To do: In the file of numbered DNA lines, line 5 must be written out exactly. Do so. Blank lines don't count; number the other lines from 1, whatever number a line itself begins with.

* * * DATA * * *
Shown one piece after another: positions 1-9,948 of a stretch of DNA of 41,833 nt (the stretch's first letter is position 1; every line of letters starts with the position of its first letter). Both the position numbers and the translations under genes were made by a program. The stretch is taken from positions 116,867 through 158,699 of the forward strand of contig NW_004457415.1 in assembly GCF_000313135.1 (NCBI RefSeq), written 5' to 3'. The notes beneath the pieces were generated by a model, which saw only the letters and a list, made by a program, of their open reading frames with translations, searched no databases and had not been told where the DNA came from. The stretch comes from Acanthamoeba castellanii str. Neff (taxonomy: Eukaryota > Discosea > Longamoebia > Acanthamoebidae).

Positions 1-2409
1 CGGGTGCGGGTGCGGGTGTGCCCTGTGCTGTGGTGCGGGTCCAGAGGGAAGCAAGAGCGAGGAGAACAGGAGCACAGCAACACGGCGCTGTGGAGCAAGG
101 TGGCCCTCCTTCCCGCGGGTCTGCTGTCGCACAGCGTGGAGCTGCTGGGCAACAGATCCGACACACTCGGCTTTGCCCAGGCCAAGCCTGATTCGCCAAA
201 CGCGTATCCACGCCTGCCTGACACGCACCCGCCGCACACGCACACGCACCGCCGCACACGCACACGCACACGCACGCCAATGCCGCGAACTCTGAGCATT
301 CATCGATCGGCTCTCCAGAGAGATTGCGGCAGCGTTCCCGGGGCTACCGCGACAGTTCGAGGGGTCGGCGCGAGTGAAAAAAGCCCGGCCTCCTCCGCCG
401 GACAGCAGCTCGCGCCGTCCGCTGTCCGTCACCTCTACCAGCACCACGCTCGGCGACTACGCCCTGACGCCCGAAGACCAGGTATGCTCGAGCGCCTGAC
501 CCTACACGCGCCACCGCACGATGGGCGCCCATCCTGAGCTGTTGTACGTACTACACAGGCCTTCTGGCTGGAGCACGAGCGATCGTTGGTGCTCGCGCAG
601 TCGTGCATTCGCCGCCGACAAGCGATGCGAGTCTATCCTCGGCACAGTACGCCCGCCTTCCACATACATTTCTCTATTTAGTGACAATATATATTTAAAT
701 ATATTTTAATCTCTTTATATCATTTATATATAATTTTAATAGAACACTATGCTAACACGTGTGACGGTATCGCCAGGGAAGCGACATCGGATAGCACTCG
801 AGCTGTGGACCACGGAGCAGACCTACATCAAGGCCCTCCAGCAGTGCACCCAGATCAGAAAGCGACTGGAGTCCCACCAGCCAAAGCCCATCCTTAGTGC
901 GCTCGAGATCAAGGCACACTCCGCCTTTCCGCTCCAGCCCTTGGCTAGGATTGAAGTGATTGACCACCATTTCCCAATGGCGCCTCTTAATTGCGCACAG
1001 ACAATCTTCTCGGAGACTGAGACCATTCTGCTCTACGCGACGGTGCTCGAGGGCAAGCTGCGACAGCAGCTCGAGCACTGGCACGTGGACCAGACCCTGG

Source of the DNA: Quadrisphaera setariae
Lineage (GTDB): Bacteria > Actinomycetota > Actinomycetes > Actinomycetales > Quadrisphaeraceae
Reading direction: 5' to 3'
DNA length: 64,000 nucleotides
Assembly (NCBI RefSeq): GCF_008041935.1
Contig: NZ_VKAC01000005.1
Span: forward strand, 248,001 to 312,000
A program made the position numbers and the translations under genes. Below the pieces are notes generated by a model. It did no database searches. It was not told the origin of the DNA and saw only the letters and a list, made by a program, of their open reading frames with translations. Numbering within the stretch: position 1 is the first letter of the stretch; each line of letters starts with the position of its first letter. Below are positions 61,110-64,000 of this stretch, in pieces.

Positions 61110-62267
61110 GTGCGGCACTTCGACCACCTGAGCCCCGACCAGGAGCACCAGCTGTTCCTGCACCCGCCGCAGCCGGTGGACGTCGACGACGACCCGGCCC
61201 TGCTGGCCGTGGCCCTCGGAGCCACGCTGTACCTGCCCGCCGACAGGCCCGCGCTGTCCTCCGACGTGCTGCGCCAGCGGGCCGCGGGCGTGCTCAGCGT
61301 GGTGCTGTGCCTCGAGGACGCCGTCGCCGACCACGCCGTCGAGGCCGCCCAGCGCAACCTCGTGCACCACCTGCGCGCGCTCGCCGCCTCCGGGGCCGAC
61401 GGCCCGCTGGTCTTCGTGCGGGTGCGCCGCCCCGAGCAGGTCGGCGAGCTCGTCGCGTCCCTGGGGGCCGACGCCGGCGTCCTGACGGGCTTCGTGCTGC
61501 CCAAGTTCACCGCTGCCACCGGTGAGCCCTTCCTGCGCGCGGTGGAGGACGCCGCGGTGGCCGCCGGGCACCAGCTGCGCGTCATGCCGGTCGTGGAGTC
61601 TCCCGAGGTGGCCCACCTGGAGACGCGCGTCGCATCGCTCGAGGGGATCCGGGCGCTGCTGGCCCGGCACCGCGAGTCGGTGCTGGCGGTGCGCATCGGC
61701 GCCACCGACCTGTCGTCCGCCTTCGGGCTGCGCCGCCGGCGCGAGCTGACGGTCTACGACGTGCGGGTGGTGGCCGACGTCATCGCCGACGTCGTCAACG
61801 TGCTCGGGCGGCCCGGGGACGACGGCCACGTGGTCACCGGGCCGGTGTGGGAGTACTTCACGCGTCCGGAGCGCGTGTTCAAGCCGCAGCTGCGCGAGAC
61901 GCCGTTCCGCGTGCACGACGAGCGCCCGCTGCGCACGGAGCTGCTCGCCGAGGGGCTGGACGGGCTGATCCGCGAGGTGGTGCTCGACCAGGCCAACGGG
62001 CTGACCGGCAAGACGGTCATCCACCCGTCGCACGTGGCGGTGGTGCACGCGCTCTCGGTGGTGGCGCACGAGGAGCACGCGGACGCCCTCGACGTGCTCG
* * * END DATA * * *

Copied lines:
201 CGCGTATCCACGCCTGCCTGACACGCACCCGCCGCACACGCACACGCACCGCCGCACACGCACACGCACACGCACGCCAATGCCGCGAACTCTGAGCATT